If you've had genmaicha, you get it... it's amazing. But first-timers are often puzzled by this peculiar tea, I know I was. After years of turning my nose up at genmaicha I finally gave in, and I loved it. The distinct contrast between the verdant green tea and the warmth of the toasted brown rice make for a smooth, comforting blend. So how did this unlikely duo hook up?
Genmai Cha literally translates to Brown Rice Tea, yet it is often known by one of its pseudonyms, People’s Tea or Popcorn Tea. These aliases give a clue into what genmaicha is and how it came about.
People’s Tea. Genmaicha was born out of necessity for Japanese folks living on a meager salary. Adding rice to the tea was a way to add substance, especially if meals were few and far between. Because tea was expensive the addition of rice would also extend the life of a pot of tea on a budget. Not only was it a brilliant idea for fiscal reasons but a new beverage was created that would be celebrated for generations to come. Power to the people('s)!
Popcorn Tea. The brown rice in genmaicha is toasted to give it that savory nutty flavor we all love so much. But during the process of toasting the rice, some grains will inadvertently pop like a kernel of corn. Once the tea leaves and rice are blended it looks like tiny pieces of popcorn are doing the backstroke in your bancha.
Do you like variety? I do.
Traditional Genmaicha's are usually Bancha or Sencha leaves blended with brown rice. The grassiness of the green tea is easily subdued by the nutty toastiness of the brown rice, yielding a soothing cup of the warm and cozies. Reasonably priced, but rich in flavor. Great with any meal.
Inexpensive varieties of Genmaicha will usually have a Bancha base and use white rice instead of brown to keep the cost low. Although still somewhat tasty, they're a bit more bland. Be careful not to over-steep as they can get very bitter quickly... yuck!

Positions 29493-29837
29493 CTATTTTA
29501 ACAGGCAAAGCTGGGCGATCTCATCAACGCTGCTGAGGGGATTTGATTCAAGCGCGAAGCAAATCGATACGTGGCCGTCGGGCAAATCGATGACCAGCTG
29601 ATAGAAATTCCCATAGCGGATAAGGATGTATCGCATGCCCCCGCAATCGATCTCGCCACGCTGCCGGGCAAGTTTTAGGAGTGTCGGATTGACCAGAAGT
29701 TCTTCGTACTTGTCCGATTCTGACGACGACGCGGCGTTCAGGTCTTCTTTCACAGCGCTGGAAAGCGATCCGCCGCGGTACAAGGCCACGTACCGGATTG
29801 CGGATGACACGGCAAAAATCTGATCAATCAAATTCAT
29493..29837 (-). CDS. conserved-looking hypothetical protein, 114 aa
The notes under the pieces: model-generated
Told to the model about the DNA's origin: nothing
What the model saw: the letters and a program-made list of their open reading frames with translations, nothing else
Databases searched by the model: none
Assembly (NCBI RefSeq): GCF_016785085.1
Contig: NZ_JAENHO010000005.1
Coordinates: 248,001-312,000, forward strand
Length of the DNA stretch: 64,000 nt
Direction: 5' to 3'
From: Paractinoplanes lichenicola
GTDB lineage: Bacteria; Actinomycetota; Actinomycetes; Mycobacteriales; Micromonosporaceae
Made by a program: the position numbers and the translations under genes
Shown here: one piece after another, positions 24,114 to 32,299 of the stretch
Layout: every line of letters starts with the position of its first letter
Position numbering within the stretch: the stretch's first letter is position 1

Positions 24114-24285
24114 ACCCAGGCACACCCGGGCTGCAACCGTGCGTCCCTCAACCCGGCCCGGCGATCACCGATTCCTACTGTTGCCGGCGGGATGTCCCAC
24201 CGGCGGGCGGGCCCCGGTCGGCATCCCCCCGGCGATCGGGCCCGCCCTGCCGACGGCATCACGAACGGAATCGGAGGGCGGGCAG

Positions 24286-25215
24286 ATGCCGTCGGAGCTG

Matcha-Iri Genmaicha, is a very popular variation of genmaicha that is infused with matcha powder. The addition of the matcha powder renders a more robust cup with a higher caffeine and antioxidant level than regular genmaicha.
Gyokuro Genmaicha is a more modish version, blended with Gyokuro leaves and toasted brown rice. It's savory, buttery flavor is delightful. Not to mention that it is rich in antioxidants and theanine. This delicious little remedy will put you on the train to CalmMeDown Town!
What could possibly make genmaicha taste any better?
A dubious legend you say? Okay!
Genmai, servant to a wicked master, was pouring tea when he unwittingly dropped some rice into his master's teacup. Outraged by his servant's clumsiness, the master beheaded Genmai and casually returned to drink his tea. Finding the unusual flavor most pleasing, the master was delighted yet filled with regret. To ease his conscious, he named the new beverage in honor of his late servant Genmai, thus the name Genmaicha. (It’s only folklore, no need to weep into your teacup!)